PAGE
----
Sunday, March 8, 2009

The Resurrection of Junia

In case you're seeing one of my posts for the first time, let me make it clear that my job is to find out what the Bible says about men and women in the church. While I will often combat complementarians on this site, and may even sound harsh at times (although I don't like to), I am also not a feminist. I don't believe that women and only women should have leadership in our churches. A good 'ole boys network nor a good 'ole girls network will do.

Instead, God has designed two genders, male and female, and has given them both dominion over the earth (Genesis 1:26). So the church should be composed of men and women in leadership who love God and exercise their gifts to His glory.

Last time, I discussed Deborah's role as a prophetess and how women serving as prophets (one of the highest gifts according to Ephesians 4) aids the defense for women in ministry. Today, I'm gonna spend time on women as apostles-- and to aid this discussion, we have the question regarding Junia in Romans 16:7-- is the name "Junia" or "Junias?"

Romans 16:7 reads: "Greet Andronicus and Junia, my kinsmen and my fellow prisoners. They are outstanding among the apostles, and they were in Christ before me."

Wayne Grudem tackles this topic in his book, "Evangelical Feminism and Biblical Truth" ( In response to feminist assertions that Junia's apostleship opens the door for women, Grudem responds (Answer 7.2a): "The name that is spelled "iounian" in the Greek text of Romans 16:7 could be either a man's name or a woman's name simply according to the spelling...just as in English there are some names (such as Chris or Pat) that could be either a man's name or a woman's name, so in Greek, this name could be either masculine or feminine, and we cannot tell from the spelling alone" (224).

For those who desire a good response to Grudem (or any other complementarian), read Eldon Jay Epp's book entitled "Junia-- the first woman apostle." This book, written in 2005, shows how the issue of "junia/junias" became an issue when it wasn't one for a long period of time: "...for the first seven centuries of the church's life Greek manuscripts did not employ accents (in the name), but when accents did become common practice in the manuscript tradition...they uniformly identify the name as feminine...there is no Greek manuscript extant that umambiguously identifies Andronicus's partner as a male...that consistent pattern coheres with the evidence offered by early Christian writers for the first thousand years of the church's life and well into the second thousand years. Theologians as diverse as Origen, Ambrosiaster, John Chrysostom, Jerome, Theodoret, John Damascene, Peter Abelard, and Peter Lombard, assume that the partner of Andronicus is a woman by the name of Junia...only with the thirteenth century Aegidius of Rome, and especially with Martin Luther's translation, did the view arise that Junia was in fact a male, Junias. Finally, and not of least importance, the female name Junia is a widely attested Roman name, but there exists no evidence for the use of the masculine forms 'Junias' or 'Junianus'" (foreword, x-xi).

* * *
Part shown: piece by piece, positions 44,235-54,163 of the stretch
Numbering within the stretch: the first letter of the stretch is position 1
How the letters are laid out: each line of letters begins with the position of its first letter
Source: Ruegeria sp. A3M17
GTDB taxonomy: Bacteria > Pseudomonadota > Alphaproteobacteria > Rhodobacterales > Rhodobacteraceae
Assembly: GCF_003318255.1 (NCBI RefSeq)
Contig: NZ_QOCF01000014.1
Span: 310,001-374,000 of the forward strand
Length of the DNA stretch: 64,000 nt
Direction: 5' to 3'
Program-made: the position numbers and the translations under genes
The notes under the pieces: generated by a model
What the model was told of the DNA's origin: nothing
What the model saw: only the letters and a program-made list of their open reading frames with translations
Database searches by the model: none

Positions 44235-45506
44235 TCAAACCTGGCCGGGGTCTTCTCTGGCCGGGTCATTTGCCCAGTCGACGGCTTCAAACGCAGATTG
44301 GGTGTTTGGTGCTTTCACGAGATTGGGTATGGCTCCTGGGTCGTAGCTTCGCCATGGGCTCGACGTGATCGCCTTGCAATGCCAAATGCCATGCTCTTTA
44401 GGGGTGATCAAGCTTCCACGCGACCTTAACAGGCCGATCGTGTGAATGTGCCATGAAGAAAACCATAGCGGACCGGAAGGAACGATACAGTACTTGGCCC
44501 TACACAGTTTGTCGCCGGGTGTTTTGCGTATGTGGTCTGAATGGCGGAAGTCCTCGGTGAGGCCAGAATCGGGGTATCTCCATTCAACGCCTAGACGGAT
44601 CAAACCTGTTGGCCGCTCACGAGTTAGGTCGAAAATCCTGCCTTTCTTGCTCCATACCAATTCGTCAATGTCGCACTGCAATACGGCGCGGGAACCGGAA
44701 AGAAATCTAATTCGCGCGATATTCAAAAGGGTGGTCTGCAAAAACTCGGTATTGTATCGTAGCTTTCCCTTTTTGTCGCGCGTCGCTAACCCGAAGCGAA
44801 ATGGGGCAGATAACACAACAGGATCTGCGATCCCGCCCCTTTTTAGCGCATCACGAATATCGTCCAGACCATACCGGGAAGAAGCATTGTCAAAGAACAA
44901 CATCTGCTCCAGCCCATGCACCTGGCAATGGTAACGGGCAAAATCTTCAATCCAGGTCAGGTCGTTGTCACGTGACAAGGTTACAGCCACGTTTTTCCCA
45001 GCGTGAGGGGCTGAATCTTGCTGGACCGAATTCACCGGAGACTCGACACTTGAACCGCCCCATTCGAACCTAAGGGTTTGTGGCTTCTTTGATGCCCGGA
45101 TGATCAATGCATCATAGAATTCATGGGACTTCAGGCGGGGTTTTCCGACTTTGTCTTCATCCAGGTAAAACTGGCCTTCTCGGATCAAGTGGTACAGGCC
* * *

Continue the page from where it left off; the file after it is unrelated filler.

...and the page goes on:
There are those who seek to attack "Junia" because they believe that a woman could never be an apostle. Epp discusses the editor's comment regarding Romans 16:7 in Bruce Metzger's "Textual Commentary to UBS" (1994): "Some members, considering it unlikely that a woman would be among those styled 'apostles,' understood the name to be masculine ("iounian"- Junias), thought to be a shortened form of 'Junianus'...others, however, were impressed by the facts that (1) the female Latin name Junia occurs more than 250 times in Greek and Latin inscriptions found in Rome alone, whereas the male name Junias is unattested anywhere, and (2) when Greek manuscripts began to be accented, scribes wrote the feminine 'Iounian ('Junia')" (Epp, 54). The historical research that gives credence to Junia's name is all there-- but yet and still, there are biased scholars who deny the truth even when it's staring them in the face. Evidently, research isn't an objective activity anymore.

At the end of Grudem's analysis, he concludes that the name of the mysterious apostle beside Andronicus is Junia (EFBT, 226) from the earliest citations by church fathers. However, other forces out there, such as David Jones (from the Council on Biblical Manhood and Womanhood) have attempted to argue for "Junias." The problems with this interpretation have already been given: there is no research present for the name itself. When there is no research, and scholars "forge" research anyway, what do we have? A made-up, fictional character like Peter Pan to believe in. And I don't know about you, but I'm too mature for fairy tales...

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